As expected, seven days passed too fast. Each of them flew by in a frenzy of darting from one meeting to another before finishing up with cocktails or dinner with brands, designers and other industry folk. From Thursday to Tuesday my life reached full boil and the last three days have thankfully been a little quieter.
My meetings kicked off with the press preview day on 18th March, and between then and the 26th I checked out the collections of about 40 brands taking part in the show. I honestly have to admit that it felt like here was a degree of creative stagnation – there wasn’t much in the way of new designs. Jewellers showed off work featuring animals, birds, butterflies and flowers just like they had done before. Sure, these sorts of pieces will always be popular, but, in my view, they are becoming a bit ubiquitous. As far as gemstones are concerned, it was all the usual big names: diamonds, sapphires, rubies and emeralds. This year, they were joined by Paraiba tourmalines, and I can’t help but feel the supply of these somewhat exceeded the demand.
Sadly, this year, Buccellati, Joaillerie de la France brands, Shawish, Vertu and a few others did not feature in the show; instead there were a couple of impressive new players. The Hong Kong designer Karen Suen gave us some nice surprises with jewellery featuring rare precious stones; the Beijing brand Zhaoyi presented pieces with fine quality jadeite, and the Capri label Chantecler showed off their colourful summer masterpiece crafted from coral and turquoise. A New York – based designer Moritz Glik gave the European audience a taste of his conceptual jewellery featuring gemstones enclosed within a flat sapphire glass capsule and Maria Kondakova debuted with a unique jewellery line that features fluorescent diamonds.
In the first hall the salon of a Lebanese designer Christina Debs really stood out from the others – thanks to its bright yellow awning! In the second hall the window of the award-winning Italian brand Qayten caught my eye. They debuted with three main lines: baby akoya pearl jewellery, original diamond designs and jewellery made with rare type of wood. Another new kid on the block at Baselworld worth a mention is Kimberlite Diamond, listed in the top five jewellery brands in their native China.
A new discovery for me on top of individual debutantes was the area dedicated to showcasing the work of contemporary Greek designers. Some of them are already famous names in Europe, for example Ileana Makri and Venyx World, while others were undiscovered gems: Maximos Zachariadis, Yannis Sergakis Adornments, Theodoros, Christina Soubli, Aparte by Michael Pelamidis, Myrto Anastasopolou and Polina Sapouna Ellis. Brought together, these designers represent the broad range of artistic directions among Greek jewellers, from the minimalistic geometry of Polina Sapouna Ellis and the fine and delicate jewellery of Yannis Sergakis Adornments right the way through to the extravagant high art jewellery pieces from Theodoros.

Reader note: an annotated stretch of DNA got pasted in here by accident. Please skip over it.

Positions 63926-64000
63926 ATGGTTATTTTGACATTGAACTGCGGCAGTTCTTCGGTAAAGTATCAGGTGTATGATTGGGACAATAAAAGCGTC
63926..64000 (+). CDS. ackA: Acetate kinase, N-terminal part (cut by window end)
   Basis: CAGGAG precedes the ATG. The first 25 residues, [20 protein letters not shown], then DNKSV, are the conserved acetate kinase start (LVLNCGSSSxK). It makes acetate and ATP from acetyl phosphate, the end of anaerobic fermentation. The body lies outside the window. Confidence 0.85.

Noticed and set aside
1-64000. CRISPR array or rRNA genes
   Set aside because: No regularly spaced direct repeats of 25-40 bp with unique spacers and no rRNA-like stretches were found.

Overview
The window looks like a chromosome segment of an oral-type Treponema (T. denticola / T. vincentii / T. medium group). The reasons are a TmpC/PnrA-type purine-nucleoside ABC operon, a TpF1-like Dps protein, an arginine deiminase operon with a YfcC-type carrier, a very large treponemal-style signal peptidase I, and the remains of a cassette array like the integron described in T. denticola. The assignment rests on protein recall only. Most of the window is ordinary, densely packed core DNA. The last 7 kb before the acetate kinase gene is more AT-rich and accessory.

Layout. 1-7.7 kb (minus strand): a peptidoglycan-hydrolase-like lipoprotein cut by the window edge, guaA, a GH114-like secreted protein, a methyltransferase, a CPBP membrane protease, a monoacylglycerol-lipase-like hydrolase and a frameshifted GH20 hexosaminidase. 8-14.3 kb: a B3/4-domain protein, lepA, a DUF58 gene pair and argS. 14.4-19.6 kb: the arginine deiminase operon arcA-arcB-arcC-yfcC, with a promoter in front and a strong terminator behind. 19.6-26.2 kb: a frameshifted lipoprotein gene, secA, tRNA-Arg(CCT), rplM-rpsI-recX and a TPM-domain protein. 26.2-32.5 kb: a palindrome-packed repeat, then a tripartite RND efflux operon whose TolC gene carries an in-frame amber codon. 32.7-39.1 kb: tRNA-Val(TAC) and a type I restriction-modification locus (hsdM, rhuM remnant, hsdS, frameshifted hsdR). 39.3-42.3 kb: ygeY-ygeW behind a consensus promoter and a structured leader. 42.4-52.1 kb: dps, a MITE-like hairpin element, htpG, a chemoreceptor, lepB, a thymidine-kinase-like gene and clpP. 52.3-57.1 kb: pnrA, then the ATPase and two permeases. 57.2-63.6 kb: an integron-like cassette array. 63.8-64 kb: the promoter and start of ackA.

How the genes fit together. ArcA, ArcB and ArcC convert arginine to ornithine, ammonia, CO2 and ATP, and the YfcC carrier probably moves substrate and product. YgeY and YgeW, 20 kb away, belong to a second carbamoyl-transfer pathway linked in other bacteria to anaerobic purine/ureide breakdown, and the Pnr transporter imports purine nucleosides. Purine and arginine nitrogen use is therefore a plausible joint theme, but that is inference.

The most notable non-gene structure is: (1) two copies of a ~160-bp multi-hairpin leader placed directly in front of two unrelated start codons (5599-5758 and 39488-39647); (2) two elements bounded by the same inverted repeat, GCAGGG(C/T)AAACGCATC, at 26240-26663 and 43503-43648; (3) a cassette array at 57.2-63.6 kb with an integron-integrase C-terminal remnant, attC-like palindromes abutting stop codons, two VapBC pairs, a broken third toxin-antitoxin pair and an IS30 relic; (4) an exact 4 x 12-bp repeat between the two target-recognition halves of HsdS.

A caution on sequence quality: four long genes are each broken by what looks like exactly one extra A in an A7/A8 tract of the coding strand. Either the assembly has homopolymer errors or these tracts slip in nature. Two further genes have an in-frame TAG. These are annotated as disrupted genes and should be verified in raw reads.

As I have said, I am going to talk about the collections that really impressed me separately. I cannot wait to tell you about the underwater world of Palmiero, Stenzhorn‘s animals, Fabergé‘s flower garden, the tropical visions of the Jewellery Theatre, Nikos Koulis‘ art-deco, Sicis‘ micro mosaics, Autore‘s pearl designs, Pasquale Bruni‘s playful pieces and the sculptural pieces by Carrera Y Carrera.
As a real lover of precious stones I did of course spend day in the third hall, which was dedicated to uncut stones: diamonds, gems and pearls. If you are interested in jewellery made with truly spectacular stones – rare spinel, alexandrite, Paraiba tourmalines, Kashmir sapphires and Conch or Melo pearls – then you will be in your element if you check out what Bayco, IVY New York, Karen Suen and Busatti Milano have to offer.
I could not possibly finish without mentioning such talented designers as Glenn Spiro, Theodoros, Alessio Boschi and Arunashi. They created incredible, unique and utterly original unique jewels which you could not help but turn over and over in your hands as you admire them, without realising as you do that you are falling deeply and dangerously in love with each individual piece.
I am sure now you cannot wait to have a look through the photos featured below and I had better not keep you waiting. Just let me thank Saira MacLeod, who spent a couple of days with me at the exhibition taking photos for this virtual tour.